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shameless pleading

Slang

Filching food from the Trustees’ Luncheon probably didn’t help.

Dear Word Detective:  I notice you frequently feature slang in your columns, but what is the etymology of the word “slang” itself?  Is it a blending of “language” (or perhaps “langue”) and the “‘s” from the preceding possessive noun?  Or am I just being fanciful? — Steve Giannelli, Athens, OH.

Hi there, Athens, Ohio, which is generally considered to be the Athens of Ohio.  Hey, it  beats being the Akron of Ohio.  Just kidding.  Athens is a lovely town, and bears the twin distinctions of being home to Ohio University and, not entirely coincidentally, the only place where I have actually been ordered to leave town by the local police.  Something about  “aggravated mopery and inciting to skepticism,” as I recall.  But that was many years ago, and I shan’t hold it against your fair city.

It’s true that I often write about the roots of slang, primarily because slang terms tend to be both more fun and more mysterious in origin than “standard” English words and phrases.  My readers also tend to ask about slang terms more often, which is not surprising since one of the characteristics of slang is that it tends to be the distinctive vocabulary of an “in” group (even if that group is quite large, such as teenagers) and designed to be unintelligible to those not in the group (such as adults).

Oddly enough, linguists have been arguing for more than a century about precisely how to define “slang.”  In a 1978 article in the journal American Speech, linguists Bethany Dumas and Jonathan Lighter suggested four criteria, meeting any two of which would qualify a term as “slang”:  (1) use of the term lowers “the dignity of formal or serious speech or writing,” (2) its use implies familiarity with the thing itself or a with group familiar with the thing (e.g., calling motorcycles “choppers”), (3) its use would be forbidden or avoided in conversation with persons of greater social status (e.g., you wouldn’t say “groovy” when your boss asks how lunch with a client went), and (4) it replaces a conventional synonym that the user wishes to avoid for various reasons (e.g., saying a relative “croaked” rather than “died”).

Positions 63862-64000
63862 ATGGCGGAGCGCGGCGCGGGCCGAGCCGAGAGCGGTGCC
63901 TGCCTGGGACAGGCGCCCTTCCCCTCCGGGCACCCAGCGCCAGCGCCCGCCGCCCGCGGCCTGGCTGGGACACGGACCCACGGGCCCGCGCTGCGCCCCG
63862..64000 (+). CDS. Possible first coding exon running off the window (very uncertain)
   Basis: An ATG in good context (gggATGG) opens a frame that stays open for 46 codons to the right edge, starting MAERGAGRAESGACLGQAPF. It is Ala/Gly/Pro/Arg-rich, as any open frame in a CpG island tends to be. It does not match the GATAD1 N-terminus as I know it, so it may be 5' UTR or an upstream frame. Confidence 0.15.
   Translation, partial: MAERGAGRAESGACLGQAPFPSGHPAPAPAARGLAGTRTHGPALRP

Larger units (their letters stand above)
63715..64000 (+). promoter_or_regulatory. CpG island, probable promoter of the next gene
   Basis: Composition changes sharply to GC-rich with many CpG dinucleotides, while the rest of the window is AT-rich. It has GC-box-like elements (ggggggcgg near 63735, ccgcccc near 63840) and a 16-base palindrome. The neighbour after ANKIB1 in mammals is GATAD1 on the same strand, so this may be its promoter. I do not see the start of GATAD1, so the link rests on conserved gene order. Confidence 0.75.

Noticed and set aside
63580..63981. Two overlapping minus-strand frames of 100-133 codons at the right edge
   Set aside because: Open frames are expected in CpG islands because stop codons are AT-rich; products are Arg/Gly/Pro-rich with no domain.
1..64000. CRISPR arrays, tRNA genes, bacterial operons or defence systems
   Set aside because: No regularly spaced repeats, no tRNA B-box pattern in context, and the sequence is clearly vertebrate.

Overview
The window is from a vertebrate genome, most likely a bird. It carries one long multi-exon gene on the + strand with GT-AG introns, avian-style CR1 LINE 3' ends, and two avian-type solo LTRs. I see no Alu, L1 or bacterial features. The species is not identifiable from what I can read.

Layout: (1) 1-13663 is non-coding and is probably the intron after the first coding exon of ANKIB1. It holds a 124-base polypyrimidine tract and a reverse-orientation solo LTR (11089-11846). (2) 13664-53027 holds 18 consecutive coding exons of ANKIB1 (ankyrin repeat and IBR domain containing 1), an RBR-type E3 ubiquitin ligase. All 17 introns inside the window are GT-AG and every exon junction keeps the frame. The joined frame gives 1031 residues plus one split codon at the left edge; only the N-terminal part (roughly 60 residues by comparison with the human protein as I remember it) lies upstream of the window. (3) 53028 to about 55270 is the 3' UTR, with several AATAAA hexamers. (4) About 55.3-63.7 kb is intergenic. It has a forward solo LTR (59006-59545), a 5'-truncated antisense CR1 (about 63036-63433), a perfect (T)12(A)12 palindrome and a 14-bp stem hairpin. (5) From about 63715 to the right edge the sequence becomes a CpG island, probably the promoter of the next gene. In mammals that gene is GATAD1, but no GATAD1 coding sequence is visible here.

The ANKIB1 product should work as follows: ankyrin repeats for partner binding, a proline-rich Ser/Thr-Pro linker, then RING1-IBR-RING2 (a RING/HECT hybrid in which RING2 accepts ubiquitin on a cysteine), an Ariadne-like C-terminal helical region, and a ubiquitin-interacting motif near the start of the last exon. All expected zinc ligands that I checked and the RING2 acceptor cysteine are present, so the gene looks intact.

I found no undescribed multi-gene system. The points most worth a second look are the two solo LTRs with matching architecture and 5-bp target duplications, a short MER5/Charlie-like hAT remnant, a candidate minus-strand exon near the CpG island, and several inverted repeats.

Given that slang has proven so hard to define, it’s not surprising that the origins of the word “slang” itself, which first appeared in the mid-18th century, have proven equally elusive.  Your theory tying “slang” to the “lang” in “language” is actually one of the two most commonly proposed explanations of “slang.”  The possessive “s” in such phrases as “thieves’ language” or “gypsies’ language” could indeed have been blended into “slang.”

The other leading theory of “slang” traces it to Scandinavian roots, in particular the Old Norse “slyngva,” meaning “to sling,” found in the Norwegian “slengenamn” (“nickname”) and “slengja kjeften,” meaning “to verbally abuse” (literally “to sling the jaw”).  Personally, I find this the more plausible of the two theories, but the Oxford English Dictionary and other reputable etymological sources don’t find either theory convincing and still label “slang” as “origin unknown.”

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